Unit: milliseconds 
                        expr      min      lq  median       uq     max neval
                  t(A) %*% B   67.955   69.07   69.44   71.697  125.06   500
             crossprod(A, B)   59.216   60.13   60.24   61.911  125.02   500
                    solve(A)  105.052  106.13  108.00  109.554  164.32   500
                     chol(A)   15.245   16.32   16.38   16.863   71.60   500
       chol(B, pivot = TRUE)    1.691    2.48    2.54    2.672   55.60   500
        qr(A, LAPACK = TRUE)  111.689  113.59  114.56  117.898  186.68   500
                      svd(A)  533.361  548.97  552.33  574.644  680.55   500
 eigen(A, symmetric = FALSE)  925.477  934.73  939.20  962.548 1095.85   500
 eigen(B, symmetric = FALSE) 1163.962 1181.89 1187.34 1211.832 1389.74   500
                       lu(A)   31.656   32.63   33.76   35.462   98.06   500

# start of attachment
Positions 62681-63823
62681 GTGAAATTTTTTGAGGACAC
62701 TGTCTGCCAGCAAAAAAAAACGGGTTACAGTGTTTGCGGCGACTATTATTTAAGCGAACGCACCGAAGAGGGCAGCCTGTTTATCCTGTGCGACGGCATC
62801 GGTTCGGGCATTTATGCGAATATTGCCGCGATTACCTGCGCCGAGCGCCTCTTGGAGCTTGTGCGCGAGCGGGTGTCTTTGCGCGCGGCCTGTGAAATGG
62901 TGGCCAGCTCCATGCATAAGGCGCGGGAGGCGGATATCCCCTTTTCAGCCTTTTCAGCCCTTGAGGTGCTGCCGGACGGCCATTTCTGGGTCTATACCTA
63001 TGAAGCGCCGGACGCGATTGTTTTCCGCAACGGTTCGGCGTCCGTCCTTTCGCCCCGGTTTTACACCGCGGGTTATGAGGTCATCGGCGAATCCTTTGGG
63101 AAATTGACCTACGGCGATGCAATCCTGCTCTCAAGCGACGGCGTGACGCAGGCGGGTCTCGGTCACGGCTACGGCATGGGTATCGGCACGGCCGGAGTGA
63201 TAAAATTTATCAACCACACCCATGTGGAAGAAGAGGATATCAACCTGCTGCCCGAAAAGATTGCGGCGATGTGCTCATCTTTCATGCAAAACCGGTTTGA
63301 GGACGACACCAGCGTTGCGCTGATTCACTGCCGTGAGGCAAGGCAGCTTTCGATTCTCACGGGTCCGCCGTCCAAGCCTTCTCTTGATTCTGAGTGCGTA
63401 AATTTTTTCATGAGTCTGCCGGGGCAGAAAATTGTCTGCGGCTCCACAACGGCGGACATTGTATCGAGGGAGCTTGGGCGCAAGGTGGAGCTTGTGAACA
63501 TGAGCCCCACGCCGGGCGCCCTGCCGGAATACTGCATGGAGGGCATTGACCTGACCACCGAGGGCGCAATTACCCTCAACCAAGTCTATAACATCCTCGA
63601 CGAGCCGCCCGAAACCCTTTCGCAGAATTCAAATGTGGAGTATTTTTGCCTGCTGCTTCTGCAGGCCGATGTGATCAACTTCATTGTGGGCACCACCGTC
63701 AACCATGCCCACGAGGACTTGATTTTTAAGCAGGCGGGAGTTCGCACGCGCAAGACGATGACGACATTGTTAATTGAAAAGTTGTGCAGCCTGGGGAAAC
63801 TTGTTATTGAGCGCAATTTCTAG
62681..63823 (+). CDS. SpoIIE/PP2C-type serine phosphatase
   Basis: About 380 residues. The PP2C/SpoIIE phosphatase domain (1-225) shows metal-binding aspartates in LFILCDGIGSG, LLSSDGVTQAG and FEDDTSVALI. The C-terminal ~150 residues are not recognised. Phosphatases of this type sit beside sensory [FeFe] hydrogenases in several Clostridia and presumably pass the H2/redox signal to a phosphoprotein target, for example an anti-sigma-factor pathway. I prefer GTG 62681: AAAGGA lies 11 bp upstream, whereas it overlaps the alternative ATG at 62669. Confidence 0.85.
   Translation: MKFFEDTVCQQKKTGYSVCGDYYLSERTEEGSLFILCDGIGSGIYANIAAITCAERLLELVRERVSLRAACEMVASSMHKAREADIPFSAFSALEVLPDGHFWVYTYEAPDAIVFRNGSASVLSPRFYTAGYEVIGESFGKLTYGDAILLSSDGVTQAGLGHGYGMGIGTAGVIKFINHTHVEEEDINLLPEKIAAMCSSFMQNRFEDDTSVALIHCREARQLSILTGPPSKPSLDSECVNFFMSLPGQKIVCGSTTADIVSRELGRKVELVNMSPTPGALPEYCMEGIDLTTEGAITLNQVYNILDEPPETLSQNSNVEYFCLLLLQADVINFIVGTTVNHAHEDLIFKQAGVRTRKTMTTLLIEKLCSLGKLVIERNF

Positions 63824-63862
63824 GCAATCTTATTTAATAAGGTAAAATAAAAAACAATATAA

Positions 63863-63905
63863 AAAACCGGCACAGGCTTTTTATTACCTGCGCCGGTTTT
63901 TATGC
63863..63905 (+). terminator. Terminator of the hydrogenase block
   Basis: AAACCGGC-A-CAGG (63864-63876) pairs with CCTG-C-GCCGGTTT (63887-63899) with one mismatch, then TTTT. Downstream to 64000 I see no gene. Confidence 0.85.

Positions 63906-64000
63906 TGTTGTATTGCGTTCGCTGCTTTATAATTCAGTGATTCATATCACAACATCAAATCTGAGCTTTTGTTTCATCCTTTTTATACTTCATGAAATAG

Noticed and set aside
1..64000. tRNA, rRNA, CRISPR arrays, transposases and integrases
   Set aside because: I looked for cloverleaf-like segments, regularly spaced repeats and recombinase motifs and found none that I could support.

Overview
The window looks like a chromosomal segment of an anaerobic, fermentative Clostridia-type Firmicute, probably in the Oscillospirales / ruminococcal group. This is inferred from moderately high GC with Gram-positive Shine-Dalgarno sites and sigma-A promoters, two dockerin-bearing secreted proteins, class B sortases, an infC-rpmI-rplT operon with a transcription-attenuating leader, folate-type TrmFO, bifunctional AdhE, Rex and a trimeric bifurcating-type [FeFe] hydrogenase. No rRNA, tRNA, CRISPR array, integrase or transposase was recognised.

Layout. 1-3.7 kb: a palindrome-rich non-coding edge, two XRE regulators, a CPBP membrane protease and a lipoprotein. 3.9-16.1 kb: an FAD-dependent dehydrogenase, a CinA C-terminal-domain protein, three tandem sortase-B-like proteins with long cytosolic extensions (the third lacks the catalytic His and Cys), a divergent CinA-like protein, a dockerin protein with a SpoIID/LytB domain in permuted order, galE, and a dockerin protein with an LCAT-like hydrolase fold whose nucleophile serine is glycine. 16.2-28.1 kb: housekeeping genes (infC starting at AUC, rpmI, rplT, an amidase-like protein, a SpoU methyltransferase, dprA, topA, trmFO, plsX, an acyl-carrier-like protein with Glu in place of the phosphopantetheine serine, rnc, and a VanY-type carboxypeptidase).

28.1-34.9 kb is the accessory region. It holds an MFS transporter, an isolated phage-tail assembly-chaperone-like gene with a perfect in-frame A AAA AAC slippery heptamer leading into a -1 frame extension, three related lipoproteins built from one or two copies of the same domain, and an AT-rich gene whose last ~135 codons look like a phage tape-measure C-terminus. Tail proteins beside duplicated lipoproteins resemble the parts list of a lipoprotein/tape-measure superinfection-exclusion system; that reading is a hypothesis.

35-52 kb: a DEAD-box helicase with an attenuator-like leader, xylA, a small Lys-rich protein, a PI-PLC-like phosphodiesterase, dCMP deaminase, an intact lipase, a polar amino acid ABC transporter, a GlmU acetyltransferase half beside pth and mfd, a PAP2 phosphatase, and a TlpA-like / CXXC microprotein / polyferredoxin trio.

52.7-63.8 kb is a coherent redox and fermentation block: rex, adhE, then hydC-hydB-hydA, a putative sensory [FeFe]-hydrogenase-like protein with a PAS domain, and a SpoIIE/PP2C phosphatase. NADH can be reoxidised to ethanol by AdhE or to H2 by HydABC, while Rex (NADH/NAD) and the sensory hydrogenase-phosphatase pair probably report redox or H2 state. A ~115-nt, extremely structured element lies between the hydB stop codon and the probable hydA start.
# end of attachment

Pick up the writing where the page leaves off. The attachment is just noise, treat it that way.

#Multi-Thread (compiled with -march=corei7-avx -O3 -std=gnu++0x --param l1-cache-line-size=64 --param l1-cache-size=64 --param l2-cache-size=256)						 
Unit: milliseconds
                        expr      min       lq   median       uq     max neval
                  t(A) %*% B   30.972   33.085   33.872   36.458   97.72   500
             crossprod(A, B)   22.500   23.955   24.344   26.365   83.47   500
                    solve(A)   62.616   67.140   68.797   70.904  146.53   500
                     chol(A)   25.300   26.152   26.771   28.338   86.29   500
       chol(B, pivot = TRUE)    2.045    2.859    3.014    3.443   59.72   500
        qr(A, LAPACK = TRUE)  120.004  124.588  127.109  131.142  199.33   500
                      svd(A)  529.964  546.345  557.353  585.517  714.93   500
 eigen(A, symmetric = FALSE) 2021.299 2047.496 2084.340 2125.387 2493.60   500